By David Goodhew

Justin Welby and official Anglican structures have been silent over the oppression of Uighur Muslims, the people of Hong Kong, and Chinese people generally. Concerning oppression elsewhere they are often much more vocal. For official Anglicanism, Black lives matter (sometimes); Chinese lives, not so much.

Why so silent? There are a range of reasons, not all of them dishonorable. But one key reason is the presence at the heart of official Anglicanism of Archbishop Paul Kwong. He chairs the key Anglican institution, the Anglican Consultative Council (ACC) — and Kwong has consistently promoted the Chinese Communist Party’s stance.

What is the Anglican Consultative Council (ACC)?

The ACC is one of the four “Instruments of Communion” of the Anglican Communion (the other three being: the Archbishop of Canterbury, the Lambeth Conference, and the Primates’ Meeting). The council meets every two or three years in varying locations worldwide and has a permanent secretariat. The ACC has met four times since 2009, during which the Lambeth Conference has not met at all. Its most recent meeting, in 2019, was itself in Hong Kong. The lack of a Lambeth conference for the last 13 years has further boosted the ACC, since it is one of the few means by which the Communion congregates.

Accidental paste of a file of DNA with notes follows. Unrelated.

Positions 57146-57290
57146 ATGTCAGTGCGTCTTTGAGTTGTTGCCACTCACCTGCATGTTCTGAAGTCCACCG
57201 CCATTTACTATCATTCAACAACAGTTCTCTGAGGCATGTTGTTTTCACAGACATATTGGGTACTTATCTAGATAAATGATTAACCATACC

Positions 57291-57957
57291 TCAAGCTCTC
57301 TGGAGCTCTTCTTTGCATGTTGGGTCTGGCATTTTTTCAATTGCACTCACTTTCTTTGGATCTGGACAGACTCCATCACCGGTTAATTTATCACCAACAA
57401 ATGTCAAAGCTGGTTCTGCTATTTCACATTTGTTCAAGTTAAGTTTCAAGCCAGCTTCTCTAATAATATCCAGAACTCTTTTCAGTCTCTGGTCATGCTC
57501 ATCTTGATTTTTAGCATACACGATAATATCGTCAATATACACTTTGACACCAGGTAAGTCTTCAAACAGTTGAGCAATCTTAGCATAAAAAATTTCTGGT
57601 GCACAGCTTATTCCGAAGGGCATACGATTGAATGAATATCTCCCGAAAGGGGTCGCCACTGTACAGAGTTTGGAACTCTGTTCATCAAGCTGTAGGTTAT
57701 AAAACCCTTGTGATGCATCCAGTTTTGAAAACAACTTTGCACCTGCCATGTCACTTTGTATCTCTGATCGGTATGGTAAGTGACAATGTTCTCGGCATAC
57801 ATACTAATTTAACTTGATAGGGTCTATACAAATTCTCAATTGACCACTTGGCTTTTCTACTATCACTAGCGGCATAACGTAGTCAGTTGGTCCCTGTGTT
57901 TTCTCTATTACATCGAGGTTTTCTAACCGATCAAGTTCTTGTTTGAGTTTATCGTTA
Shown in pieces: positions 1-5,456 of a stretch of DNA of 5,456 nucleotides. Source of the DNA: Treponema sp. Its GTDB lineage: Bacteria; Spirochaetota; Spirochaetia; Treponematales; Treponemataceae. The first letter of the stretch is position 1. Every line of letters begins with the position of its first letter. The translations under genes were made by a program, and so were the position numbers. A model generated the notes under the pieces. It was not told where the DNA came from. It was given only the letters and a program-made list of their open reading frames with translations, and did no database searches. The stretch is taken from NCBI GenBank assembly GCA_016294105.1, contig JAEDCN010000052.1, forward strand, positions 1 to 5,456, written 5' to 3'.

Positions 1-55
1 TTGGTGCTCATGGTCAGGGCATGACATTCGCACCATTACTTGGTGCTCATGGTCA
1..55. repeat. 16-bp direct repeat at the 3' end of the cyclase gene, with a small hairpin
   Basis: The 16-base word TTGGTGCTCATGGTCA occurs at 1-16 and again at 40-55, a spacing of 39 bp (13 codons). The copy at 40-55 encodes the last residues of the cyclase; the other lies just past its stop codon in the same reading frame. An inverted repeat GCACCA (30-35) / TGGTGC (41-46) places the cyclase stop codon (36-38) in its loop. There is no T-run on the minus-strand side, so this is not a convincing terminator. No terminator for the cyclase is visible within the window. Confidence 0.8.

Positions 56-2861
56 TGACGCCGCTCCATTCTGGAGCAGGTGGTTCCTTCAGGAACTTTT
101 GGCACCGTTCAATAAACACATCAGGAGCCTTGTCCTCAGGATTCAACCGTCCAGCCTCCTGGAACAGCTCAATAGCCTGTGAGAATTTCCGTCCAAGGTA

The Record of Archbishop Kwong

To understand the role of Archbishop Kwong, it is important to recognize the nature of the Chinese Communist Party. Leading human rights organizations such as Amnesty International and Human Rights Watch, as well as a widening range of democratic governments, recognize massive abuses of human rights in China. These center on the Muslim Uighur people, but also on Hong Kong, where its democratic accountability and the independence of judicial process are rapidly being dismantled. Beyond this, hopes among Western powers that China was inching toward a greater respect for the individual and away from the one-party state have been dashed under the rule of President Xi. When politicians as different as Nancy Pelosi and Mike Pompeo agree on the reprehensible nature of China’s conduct, surely that is telling us something.

With this in mind, the key fact about Archbishop Kwong is his long-standing membership in the Chinese Communist Party’s Political Consultative Conference. This position is held only so long as Kwong articulates a consistently pro-Beijing stance.